Wednesday’s announcement is the first time the company has put a price on the debacle; analysts had estimated it would cost at least $1 billion. Samsung’s shares have tanked this week as new fire reports emerged. The stock has slumped 10 percent in the past three trading days, wiping $21 billion (roughly Rs. 1,40,385 crores) from its market value.
(Also see: Galaxy Note 7 Fiasco Could Burn a $17 Billion Hole in Samsung Accounts)

Samsung’s mobile division was projected to report operating income of KRW 2.7 trillion (roughly Rs. 16,056 crores) in the quarter, according to estimates compiled by Bloomberg. Roh said the revised outlook probably erased that number. “We expected the mobile division to see about KRW 2.6 trillion previously but it will only see a mere KRW 0.3 trillion in the third quarter,” he said.

© 2016 Bloomberg L.P.

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Tags: Samsung, Galaxy Note 7, Galaxy Note 7 Recall, Samsung Recall, Smartphone, Mobiles, Home Entertainment, Wearables, Tablets, Android, Internet


Facebook Is Killing Paper App on July 29, Removes It From App Store

Facebook Is Killing Paper App on July 29, Removes It From App Store


  • The news reading app was released in January 2014
  • Facebook will shut it down on July 29
  • The newspaper-like design of the app was lauded by many

Two years ago, Facebook unveiled a Flipboard-style news reading app called Paper for its iOS users. Even though the app was well received by critics, it failed to garner a sufficient audience that could motivate Facebook to make it thrive. The social giant has now announced that it will not support the Paper app from July 29.

Users who have Paper installed on their iPhone reportedlygot a notification announcing the death of the app. The Paper app was just like any other News apps, collating news and disseminating it across categories like politics, technology, and food. The design of the app was one of the key highlights, giving it a newspaper-like feel. It opened and closed an article like a newspaper would, and the overall design of the UI was lauded by many.

The app courted copyright controversy soon after launch in February 2014. Another app by the same name made by New York-based FiftyThree raised objections, and accused Facebook of stealing the name. The Paper app by FiftyThree is a drawing and colouring app for iPhone and iPad users, and has been downloaded more than a million times from the App Store. At that time, Facebook did not pay any heed to the threat, and continued with the launch of the app.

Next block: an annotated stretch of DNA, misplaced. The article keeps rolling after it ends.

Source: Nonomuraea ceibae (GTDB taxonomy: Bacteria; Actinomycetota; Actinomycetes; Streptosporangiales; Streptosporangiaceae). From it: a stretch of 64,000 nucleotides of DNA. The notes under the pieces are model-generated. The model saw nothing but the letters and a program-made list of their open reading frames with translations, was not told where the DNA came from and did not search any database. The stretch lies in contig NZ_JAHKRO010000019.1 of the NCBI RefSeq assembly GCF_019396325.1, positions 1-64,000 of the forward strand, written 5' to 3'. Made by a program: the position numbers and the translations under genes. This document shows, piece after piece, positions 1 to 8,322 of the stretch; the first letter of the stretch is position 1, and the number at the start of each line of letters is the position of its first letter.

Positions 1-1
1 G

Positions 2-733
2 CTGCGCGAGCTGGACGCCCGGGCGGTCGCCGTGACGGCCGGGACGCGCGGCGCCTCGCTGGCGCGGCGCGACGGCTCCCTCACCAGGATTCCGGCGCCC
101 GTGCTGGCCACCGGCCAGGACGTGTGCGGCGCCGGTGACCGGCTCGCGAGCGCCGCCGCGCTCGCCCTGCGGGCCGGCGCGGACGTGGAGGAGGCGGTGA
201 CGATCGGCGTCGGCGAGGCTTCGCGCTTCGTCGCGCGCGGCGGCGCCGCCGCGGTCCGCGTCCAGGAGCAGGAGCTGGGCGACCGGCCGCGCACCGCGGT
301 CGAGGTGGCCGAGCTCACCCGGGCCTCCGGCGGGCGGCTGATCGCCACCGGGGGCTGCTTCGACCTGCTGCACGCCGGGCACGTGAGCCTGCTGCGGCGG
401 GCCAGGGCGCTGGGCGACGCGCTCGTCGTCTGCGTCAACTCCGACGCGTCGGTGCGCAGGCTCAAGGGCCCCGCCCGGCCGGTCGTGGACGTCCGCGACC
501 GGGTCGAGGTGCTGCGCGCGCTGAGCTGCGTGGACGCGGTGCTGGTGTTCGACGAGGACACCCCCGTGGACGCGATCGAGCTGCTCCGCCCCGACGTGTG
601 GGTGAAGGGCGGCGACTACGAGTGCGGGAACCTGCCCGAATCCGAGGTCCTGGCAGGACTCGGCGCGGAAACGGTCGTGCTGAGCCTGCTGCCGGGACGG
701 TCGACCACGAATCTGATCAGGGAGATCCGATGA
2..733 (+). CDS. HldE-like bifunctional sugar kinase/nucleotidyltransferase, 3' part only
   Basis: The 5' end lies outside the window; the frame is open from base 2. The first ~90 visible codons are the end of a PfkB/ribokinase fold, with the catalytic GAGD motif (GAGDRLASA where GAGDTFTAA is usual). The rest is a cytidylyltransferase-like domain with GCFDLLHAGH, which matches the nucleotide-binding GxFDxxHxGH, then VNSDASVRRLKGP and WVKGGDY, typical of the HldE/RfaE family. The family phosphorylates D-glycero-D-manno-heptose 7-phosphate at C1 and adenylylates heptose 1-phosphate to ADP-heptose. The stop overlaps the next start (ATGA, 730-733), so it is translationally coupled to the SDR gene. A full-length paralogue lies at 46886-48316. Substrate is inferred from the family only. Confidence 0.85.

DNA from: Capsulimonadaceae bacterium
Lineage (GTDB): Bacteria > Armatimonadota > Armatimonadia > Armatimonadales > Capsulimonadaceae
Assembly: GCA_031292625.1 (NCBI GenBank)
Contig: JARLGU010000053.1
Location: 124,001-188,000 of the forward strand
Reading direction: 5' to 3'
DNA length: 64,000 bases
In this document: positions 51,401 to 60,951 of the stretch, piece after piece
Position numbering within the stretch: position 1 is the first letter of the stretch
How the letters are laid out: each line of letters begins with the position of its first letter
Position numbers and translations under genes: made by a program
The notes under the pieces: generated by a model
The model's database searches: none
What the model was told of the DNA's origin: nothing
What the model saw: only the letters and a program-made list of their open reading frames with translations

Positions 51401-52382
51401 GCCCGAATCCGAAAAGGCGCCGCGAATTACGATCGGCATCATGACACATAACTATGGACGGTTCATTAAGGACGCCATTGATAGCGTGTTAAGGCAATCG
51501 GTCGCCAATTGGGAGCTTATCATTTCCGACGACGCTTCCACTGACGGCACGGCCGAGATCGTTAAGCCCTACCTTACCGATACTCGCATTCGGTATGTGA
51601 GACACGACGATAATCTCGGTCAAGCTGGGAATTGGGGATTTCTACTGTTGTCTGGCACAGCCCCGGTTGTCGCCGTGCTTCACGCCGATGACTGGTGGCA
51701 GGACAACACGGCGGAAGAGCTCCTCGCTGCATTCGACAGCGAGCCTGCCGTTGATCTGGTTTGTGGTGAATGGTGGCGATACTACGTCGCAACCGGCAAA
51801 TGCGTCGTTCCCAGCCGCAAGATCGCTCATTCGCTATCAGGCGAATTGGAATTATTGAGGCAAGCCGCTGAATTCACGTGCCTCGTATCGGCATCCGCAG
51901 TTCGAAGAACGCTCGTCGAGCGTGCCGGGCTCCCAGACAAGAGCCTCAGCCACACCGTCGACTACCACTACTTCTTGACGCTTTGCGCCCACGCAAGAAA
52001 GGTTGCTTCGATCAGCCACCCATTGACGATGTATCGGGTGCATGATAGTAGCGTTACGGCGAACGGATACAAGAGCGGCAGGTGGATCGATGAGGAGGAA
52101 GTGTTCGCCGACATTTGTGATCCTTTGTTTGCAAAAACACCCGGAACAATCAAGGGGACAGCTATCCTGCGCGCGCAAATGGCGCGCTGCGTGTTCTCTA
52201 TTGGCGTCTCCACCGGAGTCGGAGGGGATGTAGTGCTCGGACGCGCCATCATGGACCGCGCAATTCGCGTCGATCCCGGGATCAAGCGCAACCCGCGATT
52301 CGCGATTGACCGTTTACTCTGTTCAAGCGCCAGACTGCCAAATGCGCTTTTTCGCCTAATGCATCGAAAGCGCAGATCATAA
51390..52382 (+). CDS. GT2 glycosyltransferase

Two years later, it’s clear the app did not fly as Facebook intended it to. According to research firm app Annie, Paper has not managed to enter the 1,500 most downloaded apps since December 2015. The app last received an update in March 2015, and was of course never even released on Android.

As of Friday, the app has removed from the App Store, and can no longer be downloaded by new users. For all existing users, the Paper app will stop functioning from July 29.

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Tags: Apps, Facebook, Facebook Paper app, Paper app, Social

PayPal is killing its home windows phone, BlackBerry and Amazon apps

On June thirtieth, PayPal is forcing all its Android and iOS users to update their apps to version 6 in the event that they have not yet. note how windows smartphone, BlackBerry and Android fireplacecustomers are not included in that list? it really is due to the fact the employer is killing its apps for thosesystems at the equal day. PayPal didn’t give an explanation for why it decided on shutting down its non-Android and non-iOS programs. In her announcement post, PayPal vice president Joanna Lambert bestreferred to that everyone can nevertheless get right of entry to the mobile website and that it isnonetheless possible to send P2P bills via BBM or to send cash from their inbox on Outlook.

The assertion submit additionally said:

“It become a tough decision to not assist the PayPal app on these cellular structures, however webelieve it’s the right issue to make sure we are investing our sources in creating the very pleasantreports for our customers. We continue to be committed to partnering with cellular device providers, and we apologize for any inconvenience this will purpose our clients.”
regardless of the carrier‘s motive is, you can say goodbye to those apps — we doubt the agency willchange its thoughts before the end of June.